The 1995 Oakland A's have zero reason to be remembered. They began circling the drain from Day 1 -- a 13-1 loss at Toronto -- and wound up in last place in the American League West. I was a beat writer covering the club for the Sacramento Bee and from the beginning it was a bizarre year. Like every other club in the majors, the A's had two spring trainings; one with replacement players, who owners swore were going to take the field on opening day before they realized their error in judgement, and then the abbreviated spring training with real major leaguers once the labor dispute was resolved. The A's had just gone through a transition of their own, having been sold by the benevolent Levi Strauss heir Walter Haas Jr. to a group headed by Steve Schott, who was once described by a Bay Area columnist as Steve "Hey Is That A Quarter In The Gutter?" Schott.

The A's were just a few seasons removed from being the kings of baseball, averaging more than 97 wins per season from 1988 to 1992 and reaching the postseason four times, the World Series three times and winning a championship in that span. Now the kings of swagger, who once strolled into cities with an attitude that basically said, we're going to take your girlfriends, were the dregs of baseball. It was the nadir in the career of Hall of Fame manager Tony La Russa, as strong a managerial presence in the game during the previous decade, now reduced to trying to defend Schott and propping up a roster he knew had little chance of accomplishing anything.

This group was a mix of veterans who were dying on the vine and young players who wound up with no more than a handful of big league games on their resumes. La Russa wanted to be anywhere but here. Veteran starters like Dave Stewart and Ron Darling were released during the season, never to pitch again. Darling's release was especially painful since La Russa called him into his office to give him the bad news on August 19. Unbeknownst to La Russa, it was Darling's 35th birthday. Dennis Eckersley would never pitch for Oakland again.

The players were often ornery, with the always courteous Stewart uncharacteristically curt at times. Todd Stottlemyre, the ace of the staff, got into a shouting match with a radio reporter in the clubhouse one day that escalated to the point where it seriously looked like a punch might be thrown. Mark McGwire would be traded the next season and his heir-apparent, Jason Giambi, was a fun-loving rookie who didn't know any better. But the A's, at least the way they had become known the previous half-dozen years, were gone for good, replaced by bottom-feeders.

David O'Brien, The Athletic

Near the end of 1998 spring training, Florida Marlins manager Jim Leyland sat behind the desk in his office at Space Coast Stadium in Melbourne, Fla., smoking a cigarette and talking shop with a few writers who covered the team. He lowered his gravelly voice and told us he was going to say something that we couldn't use.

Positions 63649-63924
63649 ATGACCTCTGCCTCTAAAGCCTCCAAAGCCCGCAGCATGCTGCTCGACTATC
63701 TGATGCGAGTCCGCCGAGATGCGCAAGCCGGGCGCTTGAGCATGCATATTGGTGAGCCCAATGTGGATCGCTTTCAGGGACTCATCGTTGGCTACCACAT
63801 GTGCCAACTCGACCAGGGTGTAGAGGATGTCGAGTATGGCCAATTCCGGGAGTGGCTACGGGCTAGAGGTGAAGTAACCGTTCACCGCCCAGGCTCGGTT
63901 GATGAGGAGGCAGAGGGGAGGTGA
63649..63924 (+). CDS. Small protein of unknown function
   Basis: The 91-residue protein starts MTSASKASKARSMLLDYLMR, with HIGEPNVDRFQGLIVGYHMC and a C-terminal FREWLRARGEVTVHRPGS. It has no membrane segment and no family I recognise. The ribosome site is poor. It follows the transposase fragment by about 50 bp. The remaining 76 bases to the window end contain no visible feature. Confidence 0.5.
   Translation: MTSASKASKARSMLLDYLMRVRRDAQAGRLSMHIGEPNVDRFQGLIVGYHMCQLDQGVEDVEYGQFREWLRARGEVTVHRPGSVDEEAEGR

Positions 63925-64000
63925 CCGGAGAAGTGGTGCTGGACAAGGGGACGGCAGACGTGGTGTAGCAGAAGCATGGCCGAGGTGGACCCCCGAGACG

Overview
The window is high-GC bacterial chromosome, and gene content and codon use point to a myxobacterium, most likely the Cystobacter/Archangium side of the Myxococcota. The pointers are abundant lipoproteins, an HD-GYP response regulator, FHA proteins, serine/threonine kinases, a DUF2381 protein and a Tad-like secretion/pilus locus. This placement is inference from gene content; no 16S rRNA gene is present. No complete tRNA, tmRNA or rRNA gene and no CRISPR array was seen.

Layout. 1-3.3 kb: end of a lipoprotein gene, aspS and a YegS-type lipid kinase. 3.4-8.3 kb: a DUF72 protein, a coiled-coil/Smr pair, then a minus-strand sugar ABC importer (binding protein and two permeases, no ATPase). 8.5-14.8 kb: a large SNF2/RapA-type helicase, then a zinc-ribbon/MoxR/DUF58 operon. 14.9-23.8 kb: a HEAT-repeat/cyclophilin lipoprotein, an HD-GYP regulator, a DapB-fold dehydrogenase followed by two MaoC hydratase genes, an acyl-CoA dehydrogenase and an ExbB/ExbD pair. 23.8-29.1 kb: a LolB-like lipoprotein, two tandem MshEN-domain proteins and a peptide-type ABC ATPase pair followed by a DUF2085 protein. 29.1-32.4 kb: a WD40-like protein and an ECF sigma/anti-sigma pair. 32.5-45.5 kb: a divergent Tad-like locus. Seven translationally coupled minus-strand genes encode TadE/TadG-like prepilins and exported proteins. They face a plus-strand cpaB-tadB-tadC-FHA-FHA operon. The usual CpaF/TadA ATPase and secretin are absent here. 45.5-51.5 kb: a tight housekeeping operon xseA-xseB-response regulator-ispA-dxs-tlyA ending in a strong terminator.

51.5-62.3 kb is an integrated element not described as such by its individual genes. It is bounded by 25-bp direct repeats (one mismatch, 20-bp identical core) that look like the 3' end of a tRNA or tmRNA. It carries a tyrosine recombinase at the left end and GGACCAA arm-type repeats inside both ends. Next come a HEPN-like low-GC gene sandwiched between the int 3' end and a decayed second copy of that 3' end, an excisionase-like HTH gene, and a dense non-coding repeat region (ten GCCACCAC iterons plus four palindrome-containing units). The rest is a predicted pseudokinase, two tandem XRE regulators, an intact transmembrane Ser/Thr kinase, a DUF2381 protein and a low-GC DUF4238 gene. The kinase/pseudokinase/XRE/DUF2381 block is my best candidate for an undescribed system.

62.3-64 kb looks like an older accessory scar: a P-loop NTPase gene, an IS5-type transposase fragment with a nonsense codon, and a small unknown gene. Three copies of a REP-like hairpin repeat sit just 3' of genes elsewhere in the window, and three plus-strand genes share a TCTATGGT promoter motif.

"We," he said, "are going to get slaughtered."

We laughed. He did not.

"I'm serious," he said. "This may be the worst pitching staff ever assembled."

That was the unofficial start to the season for the worst baseball team I've covered in 24 years as a major league beat writer. The 54-108 Marlins of 1998, otherwise known as the remnants of the '97 World Series champions. Then-owner Wayne Huizenga, planning to sell the team, had ordered general manager Dave Dombrowski to slash a $53.5 million payroll to less than $20 million.

Huizenga, the late Florida billionaire, decided by midseason 1997 to sell when attendance didn't climb as he anticipated after an offseason spending spree that brought Moises Alou, Bobby Bonilla, Alex Fernandez and Leyland to a team that had signed pitchers Kevin Brown and Al Leiter a year before, and after giving Gary Sheffield a six-year, $61 million extension in the first week of the 1997 season.

By the time the Marlins won the '97 NL wild card – on the way to winning the World Series in the franchise's fifth year – several veterans met with Huizenga and urged him not to blow up the roster, to give them a chance to make another run since all key members of the team were signed to multi-year deals. But he had already made up his mind. They won the World Series knowing the team would be broken up.

Edgar Renteria drove in Craig Counsell with the winning run in the 11th inning of World Series Game 7 against Cleveland on Oct. 26, 1997, and by Christmas Dombrowski had already traded Alou, Brown, Robb Nen, Devon White, Jeff Conine, Dennis Cook, Kurt Abbott and others.